What to do: You can enter this giveaway by leaving a comment below or sending me an e-mail answering this: what do you feel is under-represented in children’s literature?  All you need is an e-mail address.  The giveaway ends Sunday evening at 9 P.M. Pacific Time and the winners will be announced next Tuesday morning.  You can leave one entry every day, for a total of up to six entries.

For extra entries: This is on the honor system, so please be honest.  I will award you one extra entry if you vote for me at Top Baby Blogs.  Each day you vote, I will award you one additional entry.  I am hoping to move into the top ten so that we can slowly begin to reach more parents about the joys and importance of reading with children.

To purchase this book: You can buy I’d Know You Anywhere through (that link uses my affiliate code) or locate a local retailer through Indie

An announcement: The winner of last week’s book series giveaway was Alias Mother.  Congratulations, Alias Mother!

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  1. By beyond on October 05, 2010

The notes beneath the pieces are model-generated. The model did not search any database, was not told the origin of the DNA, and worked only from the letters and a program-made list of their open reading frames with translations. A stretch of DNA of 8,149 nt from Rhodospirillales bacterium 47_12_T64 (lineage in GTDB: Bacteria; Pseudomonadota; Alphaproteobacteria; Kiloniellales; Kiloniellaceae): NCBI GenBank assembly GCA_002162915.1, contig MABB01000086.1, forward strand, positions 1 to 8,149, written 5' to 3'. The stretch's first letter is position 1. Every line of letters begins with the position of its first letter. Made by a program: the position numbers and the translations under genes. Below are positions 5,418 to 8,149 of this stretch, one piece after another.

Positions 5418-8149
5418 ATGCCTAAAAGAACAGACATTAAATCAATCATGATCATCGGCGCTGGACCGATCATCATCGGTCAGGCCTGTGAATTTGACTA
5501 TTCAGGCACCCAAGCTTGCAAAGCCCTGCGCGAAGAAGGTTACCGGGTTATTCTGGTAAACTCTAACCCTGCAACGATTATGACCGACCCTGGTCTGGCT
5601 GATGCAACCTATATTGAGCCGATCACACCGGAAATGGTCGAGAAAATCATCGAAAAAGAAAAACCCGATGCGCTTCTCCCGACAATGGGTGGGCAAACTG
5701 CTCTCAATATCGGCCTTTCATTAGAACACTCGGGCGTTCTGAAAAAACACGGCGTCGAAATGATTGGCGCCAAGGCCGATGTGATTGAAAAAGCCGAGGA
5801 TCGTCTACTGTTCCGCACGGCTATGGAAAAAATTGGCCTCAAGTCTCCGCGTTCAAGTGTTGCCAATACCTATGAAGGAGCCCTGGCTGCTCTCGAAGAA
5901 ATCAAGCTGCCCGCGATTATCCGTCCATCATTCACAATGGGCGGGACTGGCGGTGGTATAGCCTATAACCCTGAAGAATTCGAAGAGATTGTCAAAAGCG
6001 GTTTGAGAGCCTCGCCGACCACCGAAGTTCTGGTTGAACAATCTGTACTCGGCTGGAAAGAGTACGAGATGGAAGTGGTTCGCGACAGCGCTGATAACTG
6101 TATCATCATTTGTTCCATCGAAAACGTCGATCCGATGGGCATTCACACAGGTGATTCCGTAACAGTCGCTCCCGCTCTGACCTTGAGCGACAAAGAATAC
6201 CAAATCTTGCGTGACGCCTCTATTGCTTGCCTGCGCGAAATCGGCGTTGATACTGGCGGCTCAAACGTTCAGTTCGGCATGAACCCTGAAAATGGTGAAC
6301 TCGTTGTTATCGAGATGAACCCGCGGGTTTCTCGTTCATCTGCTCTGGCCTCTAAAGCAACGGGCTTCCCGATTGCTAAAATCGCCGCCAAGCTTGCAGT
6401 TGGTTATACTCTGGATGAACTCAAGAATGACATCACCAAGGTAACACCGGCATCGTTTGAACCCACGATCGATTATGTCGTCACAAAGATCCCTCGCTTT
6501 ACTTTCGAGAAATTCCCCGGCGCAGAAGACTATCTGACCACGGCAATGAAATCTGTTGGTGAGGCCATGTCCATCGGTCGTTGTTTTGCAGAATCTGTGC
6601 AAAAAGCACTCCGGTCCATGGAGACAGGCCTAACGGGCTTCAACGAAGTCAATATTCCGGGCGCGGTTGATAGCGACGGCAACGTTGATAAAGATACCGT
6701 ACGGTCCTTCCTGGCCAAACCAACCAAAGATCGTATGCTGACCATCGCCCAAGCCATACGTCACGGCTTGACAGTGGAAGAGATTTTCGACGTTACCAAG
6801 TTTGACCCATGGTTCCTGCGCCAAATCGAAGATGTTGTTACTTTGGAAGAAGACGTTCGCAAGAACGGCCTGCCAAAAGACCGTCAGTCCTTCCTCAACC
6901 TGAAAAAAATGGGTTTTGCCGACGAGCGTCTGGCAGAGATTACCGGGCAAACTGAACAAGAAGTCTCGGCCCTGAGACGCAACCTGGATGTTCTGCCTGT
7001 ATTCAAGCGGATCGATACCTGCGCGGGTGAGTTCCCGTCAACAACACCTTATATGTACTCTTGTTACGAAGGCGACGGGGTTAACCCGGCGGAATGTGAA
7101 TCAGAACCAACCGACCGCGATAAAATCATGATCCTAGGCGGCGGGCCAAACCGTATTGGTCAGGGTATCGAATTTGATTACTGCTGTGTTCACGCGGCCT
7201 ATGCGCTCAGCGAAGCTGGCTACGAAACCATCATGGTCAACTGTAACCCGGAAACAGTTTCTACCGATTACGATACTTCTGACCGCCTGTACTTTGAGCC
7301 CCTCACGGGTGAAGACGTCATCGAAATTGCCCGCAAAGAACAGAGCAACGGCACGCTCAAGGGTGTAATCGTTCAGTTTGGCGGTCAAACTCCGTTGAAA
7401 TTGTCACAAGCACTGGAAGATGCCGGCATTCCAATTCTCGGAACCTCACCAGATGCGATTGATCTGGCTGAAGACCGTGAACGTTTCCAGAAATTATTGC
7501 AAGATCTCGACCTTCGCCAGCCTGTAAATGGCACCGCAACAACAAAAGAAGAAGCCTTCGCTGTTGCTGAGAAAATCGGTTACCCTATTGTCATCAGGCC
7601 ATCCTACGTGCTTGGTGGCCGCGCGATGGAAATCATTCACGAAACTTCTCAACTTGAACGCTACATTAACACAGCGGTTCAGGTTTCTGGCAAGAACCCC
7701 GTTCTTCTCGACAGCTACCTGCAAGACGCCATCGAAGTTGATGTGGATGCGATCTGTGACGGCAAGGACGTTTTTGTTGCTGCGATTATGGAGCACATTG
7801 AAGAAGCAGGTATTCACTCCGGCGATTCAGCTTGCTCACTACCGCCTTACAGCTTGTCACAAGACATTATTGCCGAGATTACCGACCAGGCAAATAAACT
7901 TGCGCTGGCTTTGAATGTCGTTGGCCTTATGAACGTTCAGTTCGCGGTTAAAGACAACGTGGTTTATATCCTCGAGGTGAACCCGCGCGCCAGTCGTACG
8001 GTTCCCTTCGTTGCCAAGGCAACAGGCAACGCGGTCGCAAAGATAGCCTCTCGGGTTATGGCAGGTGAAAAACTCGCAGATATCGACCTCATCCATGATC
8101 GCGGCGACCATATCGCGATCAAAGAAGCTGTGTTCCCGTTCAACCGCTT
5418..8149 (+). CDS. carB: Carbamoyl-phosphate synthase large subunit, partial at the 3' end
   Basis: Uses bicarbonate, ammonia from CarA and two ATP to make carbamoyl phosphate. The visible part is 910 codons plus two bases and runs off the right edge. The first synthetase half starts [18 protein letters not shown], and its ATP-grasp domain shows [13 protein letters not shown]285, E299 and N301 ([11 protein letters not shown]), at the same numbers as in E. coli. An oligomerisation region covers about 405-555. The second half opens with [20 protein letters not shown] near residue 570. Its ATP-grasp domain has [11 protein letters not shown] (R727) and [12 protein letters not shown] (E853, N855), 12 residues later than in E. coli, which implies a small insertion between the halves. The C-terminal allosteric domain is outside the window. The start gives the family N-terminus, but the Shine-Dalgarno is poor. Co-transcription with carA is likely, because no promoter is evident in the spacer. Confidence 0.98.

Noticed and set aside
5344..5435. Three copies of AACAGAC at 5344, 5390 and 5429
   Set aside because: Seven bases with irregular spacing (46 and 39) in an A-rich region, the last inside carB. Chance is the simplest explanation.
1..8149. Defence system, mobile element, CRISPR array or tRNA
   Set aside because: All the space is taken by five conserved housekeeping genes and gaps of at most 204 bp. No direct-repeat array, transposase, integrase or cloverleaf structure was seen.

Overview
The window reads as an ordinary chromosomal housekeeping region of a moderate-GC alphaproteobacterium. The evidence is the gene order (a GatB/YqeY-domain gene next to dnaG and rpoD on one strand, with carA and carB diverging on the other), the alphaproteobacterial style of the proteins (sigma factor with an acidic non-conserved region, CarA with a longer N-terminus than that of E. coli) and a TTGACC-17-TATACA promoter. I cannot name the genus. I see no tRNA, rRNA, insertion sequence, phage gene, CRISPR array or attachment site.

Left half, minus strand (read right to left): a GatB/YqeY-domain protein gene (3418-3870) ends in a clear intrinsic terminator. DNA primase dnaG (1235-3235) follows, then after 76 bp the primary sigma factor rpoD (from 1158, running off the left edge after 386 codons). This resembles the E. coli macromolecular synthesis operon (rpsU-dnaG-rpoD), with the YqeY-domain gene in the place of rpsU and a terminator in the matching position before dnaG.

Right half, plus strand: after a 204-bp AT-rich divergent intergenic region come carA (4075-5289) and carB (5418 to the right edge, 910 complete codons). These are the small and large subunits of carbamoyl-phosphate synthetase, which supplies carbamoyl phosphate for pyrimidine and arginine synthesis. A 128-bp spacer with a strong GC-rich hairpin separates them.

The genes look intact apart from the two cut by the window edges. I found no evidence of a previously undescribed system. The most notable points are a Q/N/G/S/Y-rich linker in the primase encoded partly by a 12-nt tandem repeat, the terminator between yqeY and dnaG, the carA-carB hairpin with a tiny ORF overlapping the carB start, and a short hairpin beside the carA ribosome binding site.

gay and lesbian parents are underrepresented in children’s literature. there are a few good books with two mommies or two daddies out there, but it’s definitely an underrepresented topic.

  2. By beyond on October 05, 2010

    voted for you!

  3. By Jodie on October 05, 2010

    This looks like a cute book and I love that it’s a father & son being affectionate - something very important!

  4. By Inspired Kathy on October 05, 2010

    More good role models are needed in much of children’s literature.  People who put others before themself.

  5. By Rebecca on October 05, 2010

    I agree with you that the father role is under-represented. We’re getting better about bringing diversity into literature, but what about that father-child connection? It’s something I’m passionate about because I never really had a great relationship with my father and one of the major things I’m going to look for in a husband is that he will be there for the children, that he’ll love them and care for them as I will.